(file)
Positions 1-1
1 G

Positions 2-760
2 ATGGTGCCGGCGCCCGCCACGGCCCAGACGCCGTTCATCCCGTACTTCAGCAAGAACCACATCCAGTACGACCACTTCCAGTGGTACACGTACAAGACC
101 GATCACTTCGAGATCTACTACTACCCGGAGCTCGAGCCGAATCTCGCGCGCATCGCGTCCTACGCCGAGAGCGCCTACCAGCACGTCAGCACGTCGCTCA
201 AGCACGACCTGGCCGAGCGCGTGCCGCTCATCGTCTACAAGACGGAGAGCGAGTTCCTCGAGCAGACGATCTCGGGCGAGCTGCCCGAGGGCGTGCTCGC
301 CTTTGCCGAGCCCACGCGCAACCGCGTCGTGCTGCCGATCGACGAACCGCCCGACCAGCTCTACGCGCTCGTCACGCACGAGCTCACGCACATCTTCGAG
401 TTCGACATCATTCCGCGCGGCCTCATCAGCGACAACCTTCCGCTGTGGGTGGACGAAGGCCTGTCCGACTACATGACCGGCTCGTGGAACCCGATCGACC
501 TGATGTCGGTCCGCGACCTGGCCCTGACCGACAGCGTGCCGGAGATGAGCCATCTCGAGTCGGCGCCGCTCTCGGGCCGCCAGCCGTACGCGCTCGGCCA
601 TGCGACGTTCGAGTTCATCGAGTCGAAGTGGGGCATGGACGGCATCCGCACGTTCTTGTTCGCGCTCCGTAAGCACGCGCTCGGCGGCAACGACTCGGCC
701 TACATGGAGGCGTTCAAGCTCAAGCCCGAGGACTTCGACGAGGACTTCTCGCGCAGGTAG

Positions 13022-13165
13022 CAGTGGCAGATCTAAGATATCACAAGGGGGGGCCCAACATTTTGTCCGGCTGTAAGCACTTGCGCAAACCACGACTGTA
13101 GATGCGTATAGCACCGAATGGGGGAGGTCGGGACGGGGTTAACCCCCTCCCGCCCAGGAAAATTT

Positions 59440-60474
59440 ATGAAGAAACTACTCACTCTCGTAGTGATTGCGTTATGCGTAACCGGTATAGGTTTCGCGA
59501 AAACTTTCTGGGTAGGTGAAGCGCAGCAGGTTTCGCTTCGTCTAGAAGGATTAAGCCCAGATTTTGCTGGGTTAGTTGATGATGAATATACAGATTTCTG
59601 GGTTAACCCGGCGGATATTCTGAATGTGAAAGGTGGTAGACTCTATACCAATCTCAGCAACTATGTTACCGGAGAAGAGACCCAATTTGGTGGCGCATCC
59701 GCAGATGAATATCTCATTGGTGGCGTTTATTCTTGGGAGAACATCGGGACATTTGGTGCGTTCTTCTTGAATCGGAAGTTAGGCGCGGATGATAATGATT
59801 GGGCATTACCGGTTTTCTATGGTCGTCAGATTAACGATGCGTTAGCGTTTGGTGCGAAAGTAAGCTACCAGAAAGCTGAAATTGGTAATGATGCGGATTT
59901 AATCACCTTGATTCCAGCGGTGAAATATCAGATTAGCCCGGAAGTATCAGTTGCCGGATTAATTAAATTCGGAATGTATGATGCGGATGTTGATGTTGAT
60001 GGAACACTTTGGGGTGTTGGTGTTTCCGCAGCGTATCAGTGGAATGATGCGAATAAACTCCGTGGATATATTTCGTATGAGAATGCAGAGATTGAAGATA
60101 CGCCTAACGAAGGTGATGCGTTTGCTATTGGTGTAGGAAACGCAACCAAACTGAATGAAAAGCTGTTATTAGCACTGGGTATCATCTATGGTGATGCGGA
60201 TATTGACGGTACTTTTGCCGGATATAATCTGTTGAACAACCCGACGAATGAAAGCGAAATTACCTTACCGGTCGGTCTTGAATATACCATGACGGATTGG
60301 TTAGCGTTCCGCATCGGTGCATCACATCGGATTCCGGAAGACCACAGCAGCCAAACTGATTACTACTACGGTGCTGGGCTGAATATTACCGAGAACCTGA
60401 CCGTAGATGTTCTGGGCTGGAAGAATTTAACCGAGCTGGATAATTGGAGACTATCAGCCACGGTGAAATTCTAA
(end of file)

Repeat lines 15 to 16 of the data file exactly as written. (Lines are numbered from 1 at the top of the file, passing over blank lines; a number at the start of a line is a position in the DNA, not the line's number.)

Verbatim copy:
Positions 59440-60474
59440 ATGAAGAAACTACTCACTCTCGTAGTGATTGCGTTATGCGTAACCGGTATAGGTTTCGCGA